Palestinian leader goes to the UN but has to live without a resolution
LONDON - Palestinian President Mahmoud Abbas urged the UN Security Council to reject US President Donald Trump's Middle East peace proposal but, contrary to plans, dropped calls for a resolution backing Palestinian demands.
The draft resolution, which faced a near-certain US veto, did not go forward because it did not provide the Palestinians with enough support to isolate the United States, diplomats at the United Nations said.
One diplomat told Agence France-Presse (AFP) the draft had 11 or 12 votes in favour on the 15-member council. A second diplomat said it would have required too many compromises to achieve the 14-1 vote the Palestinians may have sought.
The draft resolution circulated by Tunisia and Indonesia would have criticised Trump's plan, including Israel's retention of Jewish settlements in the West Bank.
Abbas said the US peace plan did not offer a viable Palestinian state. "This is the state that they will give us," he said. "It's like Swiss cheese, really. Who among you will accept a similar state and similar conditions?"
Israeli Prime Minister Binyamin Netanyahu rejected the criticism saying: "This is not Swiss cheese. This is the best plan that exists for the Middle East and for the state of Israel and for the Palestinians, too."
Abbas urged Trump to disavow the plan and return to negotiations that consider existing UN resolutions calling for a two-state solution based on pre-1967 borderlines. He described the US plan as an attempt to impose US and Israeli conditions for a settlement. "If you impose peace it will not last, it cannot last," Abbas said.
The Palestinians won support from the Arab League, the Organisation of Islamic Cooperation and the African Union.
The four EU members of the Security Council -- France, Germany, Belgium and Estonia -- along with Poland, which left the council at the end of last year, said any Middle East solution needed to be based on lines before 1967, when Israel seized the West Bank in the Six-Day War. Trump's plan "departs from these internationally agreed parameters," they said.
The European Union did not issue a statement among all members because of resistance from a handful of countries, including Hungary, led by right-wing populist Viktor Orban.
In New York, Abbas appeared beside Netanyahu's predecessor Ehud Olmert to assail the US peace plan. The joint appearance weakened the arguments of hardliners in the Middle East who sought to use the criticism of the peace plan to buttress rejectionist stances.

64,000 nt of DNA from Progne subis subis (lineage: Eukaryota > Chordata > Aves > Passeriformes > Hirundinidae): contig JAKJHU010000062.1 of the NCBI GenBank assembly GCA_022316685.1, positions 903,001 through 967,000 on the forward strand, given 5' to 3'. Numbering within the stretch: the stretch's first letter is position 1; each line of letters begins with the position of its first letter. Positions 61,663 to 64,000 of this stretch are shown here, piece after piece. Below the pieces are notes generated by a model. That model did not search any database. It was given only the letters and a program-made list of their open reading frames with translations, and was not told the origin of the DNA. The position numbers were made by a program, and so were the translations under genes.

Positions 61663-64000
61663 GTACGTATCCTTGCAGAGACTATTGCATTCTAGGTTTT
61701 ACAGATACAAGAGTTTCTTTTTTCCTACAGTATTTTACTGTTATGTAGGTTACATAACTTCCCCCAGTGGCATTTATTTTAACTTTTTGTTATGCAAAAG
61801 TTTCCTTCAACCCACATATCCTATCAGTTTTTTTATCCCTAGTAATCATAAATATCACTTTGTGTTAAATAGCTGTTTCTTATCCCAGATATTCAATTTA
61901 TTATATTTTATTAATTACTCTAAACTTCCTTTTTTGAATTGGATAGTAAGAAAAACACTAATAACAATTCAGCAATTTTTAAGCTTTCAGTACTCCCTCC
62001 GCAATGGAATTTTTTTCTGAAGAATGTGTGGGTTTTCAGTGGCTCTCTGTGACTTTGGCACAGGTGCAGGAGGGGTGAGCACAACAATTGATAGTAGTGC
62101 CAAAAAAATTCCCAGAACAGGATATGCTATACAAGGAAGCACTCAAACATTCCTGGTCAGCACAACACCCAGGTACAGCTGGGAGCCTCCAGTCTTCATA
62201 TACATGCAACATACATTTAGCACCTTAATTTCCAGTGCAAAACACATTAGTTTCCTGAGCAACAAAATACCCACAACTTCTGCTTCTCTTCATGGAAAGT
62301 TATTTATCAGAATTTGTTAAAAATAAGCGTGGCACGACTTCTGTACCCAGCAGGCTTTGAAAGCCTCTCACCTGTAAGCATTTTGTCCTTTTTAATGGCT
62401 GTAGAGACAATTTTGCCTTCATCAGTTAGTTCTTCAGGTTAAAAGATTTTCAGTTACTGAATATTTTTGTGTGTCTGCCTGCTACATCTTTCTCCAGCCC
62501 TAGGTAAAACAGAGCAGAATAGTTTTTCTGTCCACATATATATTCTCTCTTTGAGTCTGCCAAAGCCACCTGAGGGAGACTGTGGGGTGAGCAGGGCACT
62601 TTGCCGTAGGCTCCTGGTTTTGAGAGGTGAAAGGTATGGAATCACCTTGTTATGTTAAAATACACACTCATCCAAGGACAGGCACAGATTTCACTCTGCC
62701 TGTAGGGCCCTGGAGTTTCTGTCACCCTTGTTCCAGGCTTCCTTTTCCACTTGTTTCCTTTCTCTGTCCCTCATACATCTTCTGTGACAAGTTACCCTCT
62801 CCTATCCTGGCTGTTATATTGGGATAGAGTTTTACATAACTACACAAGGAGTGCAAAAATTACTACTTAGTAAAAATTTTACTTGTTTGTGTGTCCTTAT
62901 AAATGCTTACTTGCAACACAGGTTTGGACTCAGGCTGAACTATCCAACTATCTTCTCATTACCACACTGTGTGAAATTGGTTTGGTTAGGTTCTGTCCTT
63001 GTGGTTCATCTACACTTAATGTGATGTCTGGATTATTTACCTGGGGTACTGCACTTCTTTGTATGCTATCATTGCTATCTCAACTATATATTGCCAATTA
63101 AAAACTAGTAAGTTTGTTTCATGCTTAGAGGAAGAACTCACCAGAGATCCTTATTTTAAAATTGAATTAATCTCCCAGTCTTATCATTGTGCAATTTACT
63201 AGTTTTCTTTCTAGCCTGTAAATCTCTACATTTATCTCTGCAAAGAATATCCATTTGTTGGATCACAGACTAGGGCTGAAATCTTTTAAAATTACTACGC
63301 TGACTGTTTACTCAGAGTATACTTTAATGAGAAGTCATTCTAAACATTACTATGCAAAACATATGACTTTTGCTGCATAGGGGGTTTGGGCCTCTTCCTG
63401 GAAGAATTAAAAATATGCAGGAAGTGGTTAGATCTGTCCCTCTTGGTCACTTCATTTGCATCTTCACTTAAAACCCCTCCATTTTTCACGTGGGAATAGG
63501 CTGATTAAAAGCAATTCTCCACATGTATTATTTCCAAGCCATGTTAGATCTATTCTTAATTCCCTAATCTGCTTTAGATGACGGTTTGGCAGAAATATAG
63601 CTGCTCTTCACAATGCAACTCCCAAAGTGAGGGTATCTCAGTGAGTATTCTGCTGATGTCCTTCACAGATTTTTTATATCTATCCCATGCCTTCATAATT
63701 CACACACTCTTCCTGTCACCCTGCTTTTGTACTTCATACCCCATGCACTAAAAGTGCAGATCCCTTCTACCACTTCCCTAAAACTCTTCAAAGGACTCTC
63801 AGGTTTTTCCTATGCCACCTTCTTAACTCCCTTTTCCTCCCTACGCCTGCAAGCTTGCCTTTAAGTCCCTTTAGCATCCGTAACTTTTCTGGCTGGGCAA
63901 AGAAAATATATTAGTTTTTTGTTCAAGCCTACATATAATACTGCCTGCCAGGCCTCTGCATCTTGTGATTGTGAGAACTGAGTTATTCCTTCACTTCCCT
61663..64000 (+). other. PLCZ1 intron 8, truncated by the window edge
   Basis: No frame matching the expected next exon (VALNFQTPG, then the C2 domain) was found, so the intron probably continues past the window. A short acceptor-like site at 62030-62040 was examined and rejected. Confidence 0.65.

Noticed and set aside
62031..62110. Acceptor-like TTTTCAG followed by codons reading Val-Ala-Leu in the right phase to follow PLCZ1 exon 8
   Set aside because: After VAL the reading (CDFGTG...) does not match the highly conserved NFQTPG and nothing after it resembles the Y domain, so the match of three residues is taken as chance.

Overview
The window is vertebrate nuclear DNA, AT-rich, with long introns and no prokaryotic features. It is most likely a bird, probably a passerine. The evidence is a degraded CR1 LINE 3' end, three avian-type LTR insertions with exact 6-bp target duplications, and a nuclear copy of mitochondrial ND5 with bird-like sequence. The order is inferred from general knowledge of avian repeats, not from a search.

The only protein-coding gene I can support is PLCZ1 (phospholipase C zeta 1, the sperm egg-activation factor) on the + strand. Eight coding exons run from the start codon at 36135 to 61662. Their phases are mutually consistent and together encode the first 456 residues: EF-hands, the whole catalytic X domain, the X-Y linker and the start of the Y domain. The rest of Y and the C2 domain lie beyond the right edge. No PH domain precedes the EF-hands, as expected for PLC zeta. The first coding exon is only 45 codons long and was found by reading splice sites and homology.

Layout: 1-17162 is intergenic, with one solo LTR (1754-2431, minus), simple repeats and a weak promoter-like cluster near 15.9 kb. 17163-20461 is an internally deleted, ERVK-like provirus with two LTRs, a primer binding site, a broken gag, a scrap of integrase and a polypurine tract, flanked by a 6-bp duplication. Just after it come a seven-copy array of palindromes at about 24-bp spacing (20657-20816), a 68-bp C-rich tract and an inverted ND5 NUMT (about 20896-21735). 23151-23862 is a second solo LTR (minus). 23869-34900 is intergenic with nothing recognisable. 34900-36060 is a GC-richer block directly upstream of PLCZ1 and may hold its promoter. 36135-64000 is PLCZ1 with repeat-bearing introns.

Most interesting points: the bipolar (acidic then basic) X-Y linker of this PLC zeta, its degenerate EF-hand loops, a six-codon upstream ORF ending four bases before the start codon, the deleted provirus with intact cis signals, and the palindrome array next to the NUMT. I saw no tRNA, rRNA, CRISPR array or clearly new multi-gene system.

Olmert said any negotiations needed to involve the Palestinian leader.
"It will take some time but these negotiations will take place and the partner of Israel to these negotiations will be Mahmoud Abbas, the president of the Palestinian Authority," Olmert said.
Olmert is close to Benny Gantz who went neck and neck with Netanyahu in two inconclusive elections last year. A third vote is scheduled for March 2. Olmert, however, said he was not speaking for Gantz.
Abbas was critical of Trump but seemed to be looking for excuses for the US president. "I do not know who gave him this advice. The President Trump I met was not like that," Abbas said.
Although careful not to offend the US administration by pressing for immediate annexation of settlements, Netanyahu said preparations for implementation of parts of the US plan green-lighting annexation required more work.
Experts said the next stage in any talks about the Palestinian-Israeli conflict will have to wait until after Israeli elections and probably also after Abbas is replaced as Palestinian leader.
The plan "is not something that was channelled towards Abu Mazen (Abbas’s nom de guerre) but towards his successor who we don't know yet who he is," Uzi Rabi, director of the Moshe Dayan Centre for Middle Eastern and African Studies at Tel Aviv University, told AFP.
Yair Lapid, a partner of Gantz in the Blue and White alliance, told AFP he agreed the plan may only win Palestinian acceptance once Abbas is gone. "We may have to wait for the post-Abu Mazen era," said Lapid, tipped as a possible foreign minister if Gantz forms the next government.
On the Palestinian side, the "post-Abu Mazen era" will have to reckon with shifting public opinion and with the ability of any new Palestinian leader to fashion a convincing vision that could serve as a basis for negotiations.
A poll in the Palestinian territories indicated support for a two-state solution with Israel has dropped to its lowest level in nearly three decades, with 39% of respondents saying they were in favour and 59% stating opposition.
Support for a one-state solution, long rejected by both Israeli and Palestinian leaders, jumped from 28% in December to 37%, the poll said. Poll results said 64% of Palestinians favour a return to armed struggle in response to the plan.
(With news agencies)